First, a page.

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Leeser stance is a setback for Dutton’s leadership

Leeser quits Liberals to campaign for Indigenous Voice

Shadow attorney-general Julian Leeser has delivered a hammer blow to Peter Dutton’s authority as leader of the parliamentary Liberal Party on the very issue he had planned to unify it around.

Mr Leeser, who was also the Coalition spokesman on the Indigenous Voice to Parliament, said he on Tuesday that he could not continue in either role for reasons of principle.

“I’m resigning without rancour but on a point of principle,” he said.

“I want to be able to say to my children that [their] father stood up for something that he believes in.

“That’s really important, and that’s what all of us as parliamentarians should do.”

Backfire

Mr Leeser said the decision did not reflect on the Opposition Leader nor the Liberal Party. But, coming as it did, less than one week after Mr Dutton sought to rally the party behind him and in opposition to the Voice referendum, it has done both.

Mr Dutton could not conceal signs of anger after Mr Leeser relayed the news, first on social media and then to reporters in Sydney.

The decision, Mr Dutton said, reflected Mr Leeser’s “unique” personal circumstances (the lawyer and author has been prominent in the campaign to develop an Indigenous Voice for more than a decade.)

He also suggested that attacks on Mr Leeser for making statements critical of the government’s position on the Voice had worn him down.

“I think it is proper that people including the Prime Minister should apologise to Julian Leeser,” Mr Dutton said.

“He has gone through a process in our party and his position is at odds with the overwhelming majority of the Liberal Party members in our party room.”

Mr Leeser conspicuously did not endorse Mr Dutton’s opposition of the Voice, which is seen as deeply problematic by other prominent members of the Liberal Party.

Though Mr Leeser was not by his leader’s side after the party room meeting last week firstly because of Passover and then a family holiday, the message was clear and should have been read by Mr Dutton before proceeding.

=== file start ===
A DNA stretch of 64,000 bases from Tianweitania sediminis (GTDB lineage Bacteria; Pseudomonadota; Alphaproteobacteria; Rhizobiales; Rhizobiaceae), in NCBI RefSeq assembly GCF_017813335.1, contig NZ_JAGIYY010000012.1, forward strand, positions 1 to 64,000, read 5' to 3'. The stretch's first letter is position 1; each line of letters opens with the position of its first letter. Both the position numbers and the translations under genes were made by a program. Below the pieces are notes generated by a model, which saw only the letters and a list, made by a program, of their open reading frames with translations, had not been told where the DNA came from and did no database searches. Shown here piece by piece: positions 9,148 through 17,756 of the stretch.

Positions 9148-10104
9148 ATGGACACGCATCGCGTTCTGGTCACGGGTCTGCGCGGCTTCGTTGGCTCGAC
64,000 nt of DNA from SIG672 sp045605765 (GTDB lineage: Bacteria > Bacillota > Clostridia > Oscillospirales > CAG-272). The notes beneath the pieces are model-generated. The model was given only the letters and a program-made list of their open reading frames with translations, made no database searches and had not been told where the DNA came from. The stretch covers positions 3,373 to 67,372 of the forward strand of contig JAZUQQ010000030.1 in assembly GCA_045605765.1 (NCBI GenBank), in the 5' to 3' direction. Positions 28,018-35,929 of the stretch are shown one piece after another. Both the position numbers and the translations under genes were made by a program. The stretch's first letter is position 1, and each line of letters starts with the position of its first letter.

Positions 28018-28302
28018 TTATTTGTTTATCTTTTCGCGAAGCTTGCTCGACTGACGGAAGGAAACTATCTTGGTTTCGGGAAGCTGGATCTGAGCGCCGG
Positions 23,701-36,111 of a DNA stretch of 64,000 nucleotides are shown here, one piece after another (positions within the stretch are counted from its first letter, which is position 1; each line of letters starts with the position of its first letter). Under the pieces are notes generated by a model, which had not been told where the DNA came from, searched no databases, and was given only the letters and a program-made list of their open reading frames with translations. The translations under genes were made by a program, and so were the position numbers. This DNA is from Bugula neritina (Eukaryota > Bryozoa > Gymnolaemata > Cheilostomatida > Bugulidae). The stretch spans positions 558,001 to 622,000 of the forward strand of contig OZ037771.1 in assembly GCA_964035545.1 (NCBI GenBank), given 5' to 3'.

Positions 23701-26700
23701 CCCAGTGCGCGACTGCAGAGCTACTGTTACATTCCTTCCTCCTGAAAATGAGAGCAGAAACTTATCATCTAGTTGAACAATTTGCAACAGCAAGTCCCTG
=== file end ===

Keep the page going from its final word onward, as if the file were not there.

Mr Dutton’s decision to actively front and campaign against the Voice, when key frontbenchers – and the source of the alternative government’s credibility – noted that the referendum was still before a parliamentary committee was a major problem from the outset.

It also made many members of his party room who had principled reasons for opposing the establishment of an advisory body squeamish about seeing the party associated with a ‘no’ camp that many worried would be perceived as working against multiculturalism.

Unresolved contradictions

Another senior Liberal, Karen Andrews – who will vote no – said on Tuesday she was not prepared to “go out with the words ‘No’ emblazoned on a shirt”.

There is not much in Mr Dutton’s stance even for those who, like Ms Andrews, are wary of constitutional change from first principles or decry the addition of “another layer of bureaucracy”.

The Liberals have been asking them to instead endorse a series of local and regional bodies described by the nation’s leading constitutional scholar, Anne Twomey, as a “recipe for chaos”.

These contradictions are the result of Mr Dutton’s attempt to avoid being seen as reflexively negative. But most of all, it is a stance according to a timetable that suited his need to restore his flagging leadership after the Liberal Party’s historic loss in the Aston by-election.

By binding these frontbenchers to a position they were at most ambivalent about, Mr Dutton hands ammunition to those who, like Pauline Hanson, will seek to pick off party moderates such as  Simon Birmingham, who said he would leave the campaign to those with the “strongest feeling”.

“Like Mr Leeser, Senator Birmingham should go too,” Senator Hanson said.

Whether he does or not remains to be seen, but similar questions will resurface until they are answered.

The effect of every future equivocation or refusal to endorse the Opposition Leader’s stance will echo much more loudly now that Mr Leeser has staked out this point of principle.

The effect will be the opposite of everything Mr Dutton had hoped.

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